Opened in 1988, Hugo’s has become a fixture in Portland restaurant scene. Over the years, the restaurant has seen a few ownership changes, the most recent being about a year ago. The current owners were looking to overhaul the interior space and identity. Having just worked with Might & Main on the successful branding of their oyster bar, Eventide, Might & Main was asked to work on the redesign for Hugo’s.
The aesthetic for the new Hugo’s identity is inspired by turn-of-the-century Portland. The renovated interior space strikes a balance of being austere while warm and inviting. The new logotype needed to fit into that world. While Might & Main was working on the new identity, they had a sense of the supporting typefaces they wanted to use and the treatment they wanted for the logotype, but they could not find a retail typeface that suit their needs. This is when I started to work on the project to develop a solution. After reviewing a few concepts we settled on final letterforms seen below. The logotype needed to be used at a broad variety of sizes, from the signage on the building to gift certificates. This was further complicated by the fact that the original concept was for the logotype to have an offset stripe treatment to create texture. The first step was to create a low contrast version of the logotype to be used at smaller sizes.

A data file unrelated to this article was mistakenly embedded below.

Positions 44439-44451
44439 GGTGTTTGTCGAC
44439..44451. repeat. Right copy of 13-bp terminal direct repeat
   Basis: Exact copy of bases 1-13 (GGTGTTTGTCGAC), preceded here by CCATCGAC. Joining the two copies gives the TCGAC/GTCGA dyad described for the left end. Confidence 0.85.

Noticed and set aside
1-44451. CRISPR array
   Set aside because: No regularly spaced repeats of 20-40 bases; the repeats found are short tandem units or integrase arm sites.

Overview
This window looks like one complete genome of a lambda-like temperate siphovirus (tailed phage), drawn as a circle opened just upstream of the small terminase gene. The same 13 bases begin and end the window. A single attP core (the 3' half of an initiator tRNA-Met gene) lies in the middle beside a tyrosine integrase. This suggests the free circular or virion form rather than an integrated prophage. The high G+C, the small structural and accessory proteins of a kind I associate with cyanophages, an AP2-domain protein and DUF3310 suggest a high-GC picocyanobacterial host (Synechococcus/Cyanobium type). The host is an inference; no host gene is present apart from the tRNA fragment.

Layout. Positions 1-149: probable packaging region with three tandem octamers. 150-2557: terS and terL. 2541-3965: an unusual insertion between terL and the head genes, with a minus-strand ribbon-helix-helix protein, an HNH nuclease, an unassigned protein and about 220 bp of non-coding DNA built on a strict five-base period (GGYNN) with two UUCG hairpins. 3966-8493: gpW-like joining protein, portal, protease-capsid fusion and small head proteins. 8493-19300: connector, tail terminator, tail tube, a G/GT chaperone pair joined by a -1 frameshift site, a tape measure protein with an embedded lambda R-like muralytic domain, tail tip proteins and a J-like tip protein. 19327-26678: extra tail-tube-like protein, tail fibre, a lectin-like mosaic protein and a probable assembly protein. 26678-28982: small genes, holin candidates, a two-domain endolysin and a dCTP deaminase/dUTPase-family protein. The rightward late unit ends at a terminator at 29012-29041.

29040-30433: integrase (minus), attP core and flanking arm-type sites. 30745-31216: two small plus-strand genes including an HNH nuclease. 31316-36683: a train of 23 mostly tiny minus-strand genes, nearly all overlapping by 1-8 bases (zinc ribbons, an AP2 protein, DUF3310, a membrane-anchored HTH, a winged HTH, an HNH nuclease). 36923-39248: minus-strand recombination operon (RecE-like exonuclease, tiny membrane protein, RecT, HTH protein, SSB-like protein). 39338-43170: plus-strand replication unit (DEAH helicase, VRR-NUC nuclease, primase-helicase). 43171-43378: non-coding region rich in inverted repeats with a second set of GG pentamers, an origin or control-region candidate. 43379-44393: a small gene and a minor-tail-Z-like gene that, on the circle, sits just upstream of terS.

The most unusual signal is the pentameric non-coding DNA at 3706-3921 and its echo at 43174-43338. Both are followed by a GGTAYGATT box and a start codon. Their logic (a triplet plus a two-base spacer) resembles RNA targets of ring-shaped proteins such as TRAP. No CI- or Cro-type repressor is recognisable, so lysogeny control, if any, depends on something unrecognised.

- Dealing with the stripe treatment was a little more complicated. Ideally the detail of stripes should never get too fine such that they become difficult to register. After all the potential uses of the logotype were considered, we decided that we needed five versions with the smallest not using the stripes. The challenge of the determining the stripe sizes lies in the fact that the interior space of the “H” and “U” are smaller than the “G,” “O” and “S”. Rather than relying on trial and error to determine the stripe widths, I calculated where the periods of the stripes for the two groups of letterforms would converge to get a rough size, then tweaked from there. Once the stripes were drawn for all four versions of the logotype they were optically corrected to make them all appear to have a similar weight. The shorter stripes that go around the curves were made to be heavier to compensate for their loss of mass. Likewise, the long stripes through the spine of the “S” were thinned.